Geocentrism Vs. Heliocentrism: Ancient Disputes - Research Article from Science and Its Times

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Overview

During the second century A.D., Greek-Egyptian astronomer and mathematician Ptolemy (100-170) summarized eight centuries of Greek geocentric (earth-centered) thought about the nature of the cosmos. Despite the heliocentric (sun-centered) theories of Aristarchus of Samos (320?-250? B.C.) and a few others, Ptolemaic geocentrism dominated Western astronomy until Nicolaus Copernicus (1473-1543) proposed his heliocentric theory in the sixteenth century.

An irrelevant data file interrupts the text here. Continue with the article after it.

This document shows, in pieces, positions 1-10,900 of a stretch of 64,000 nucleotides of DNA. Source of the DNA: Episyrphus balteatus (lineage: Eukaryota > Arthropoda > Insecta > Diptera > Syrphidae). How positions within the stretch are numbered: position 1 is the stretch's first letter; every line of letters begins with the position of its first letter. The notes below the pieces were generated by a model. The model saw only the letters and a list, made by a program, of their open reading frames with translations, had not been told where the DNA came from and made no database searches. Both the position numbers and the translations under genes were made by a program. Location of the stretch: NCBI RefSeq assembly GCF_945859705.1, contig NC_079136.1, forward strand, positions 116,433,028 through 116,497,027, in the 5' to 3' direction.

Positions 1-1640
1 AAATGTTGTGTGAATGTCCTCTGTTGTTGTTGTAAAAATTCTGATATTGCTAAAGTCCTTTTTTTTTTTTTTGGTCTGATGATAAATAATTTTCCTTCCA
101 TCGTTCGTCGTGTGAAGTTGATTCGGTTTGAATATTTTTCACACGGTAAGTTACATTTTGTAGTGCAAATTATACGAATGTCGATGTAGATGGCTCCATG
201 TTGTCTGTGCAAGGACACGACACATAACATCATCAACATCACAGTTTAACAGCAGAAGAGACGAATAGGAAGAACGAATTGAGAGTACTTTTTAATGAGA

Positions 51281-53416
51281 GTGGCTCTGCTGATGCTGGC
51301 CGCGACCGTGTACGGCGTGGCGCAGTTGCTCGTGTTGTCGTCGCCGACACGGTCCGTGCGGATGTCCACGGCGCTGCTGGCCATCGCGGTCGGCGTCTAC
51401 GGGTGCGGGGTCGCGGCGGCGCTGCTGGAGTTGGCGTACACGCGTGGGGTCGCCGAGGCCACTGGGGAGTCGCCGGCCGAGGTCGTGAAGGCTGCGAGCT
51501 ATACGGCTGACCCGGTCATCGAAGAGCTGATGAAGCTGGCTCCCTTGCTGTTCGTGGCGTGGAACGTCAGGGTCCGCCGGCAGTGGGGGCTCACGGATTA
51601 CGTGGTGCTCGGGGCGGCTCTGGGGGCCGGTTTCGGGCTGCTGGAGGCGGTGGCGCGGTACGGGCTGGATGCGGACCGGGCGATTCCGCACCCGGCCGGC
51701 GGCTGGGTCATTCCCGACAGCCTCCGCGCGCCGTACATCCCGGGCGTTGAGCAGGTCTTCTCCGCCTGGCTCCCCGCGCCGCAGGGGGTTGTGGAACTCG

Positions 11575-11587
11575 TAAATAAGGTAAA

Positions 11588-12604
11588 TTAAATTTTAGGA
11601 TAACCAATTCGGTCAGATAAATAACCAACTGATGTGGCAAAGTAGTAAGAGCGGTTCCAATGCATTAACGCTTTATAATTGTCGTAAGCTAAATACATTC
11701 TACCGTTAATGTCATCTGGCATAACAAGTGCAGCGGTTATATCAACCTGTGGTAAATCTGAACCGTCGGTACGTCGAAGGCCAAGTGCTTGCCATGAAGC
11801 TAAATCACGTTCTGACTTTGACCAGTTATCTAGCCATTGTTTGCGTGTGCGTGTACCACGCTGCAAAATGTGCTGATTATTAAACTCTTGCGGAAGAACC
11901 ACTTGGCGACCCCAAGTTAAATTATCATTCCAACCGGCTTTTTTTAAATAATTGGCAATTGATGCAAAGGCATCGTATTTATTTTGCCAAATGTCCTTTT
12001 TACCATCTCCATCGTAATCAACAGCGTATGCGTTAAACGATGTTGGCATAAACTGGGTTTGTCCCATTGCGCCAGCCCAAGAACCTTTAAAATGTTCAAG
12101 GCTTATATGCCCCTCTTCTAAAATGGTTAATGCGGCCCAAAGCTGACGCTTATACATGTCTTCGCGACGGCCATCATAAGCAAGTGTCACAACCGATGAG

Background

In the sixth century B.C. the philosopher Pythagoras (580?-500 B.C.) founded a school of thought that concentrated on order, harmony, permanence, rationality, and regularity. His ideals were music and mathematics. Music was viewed as the origin and expression of harmony, and mathematics the rational explanation of music. Pythagoras believed that everything could be understood in terms of number, and therefore that everything is accessible to the mind, since the concept of number is intelligible. He posited a...

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This section contains 1,658 words
(approx. 6 pages at 300 words per page)
Buy the Geocentrism Vs. Heliocentrism: Ancient Disputes Encyclopedia Article
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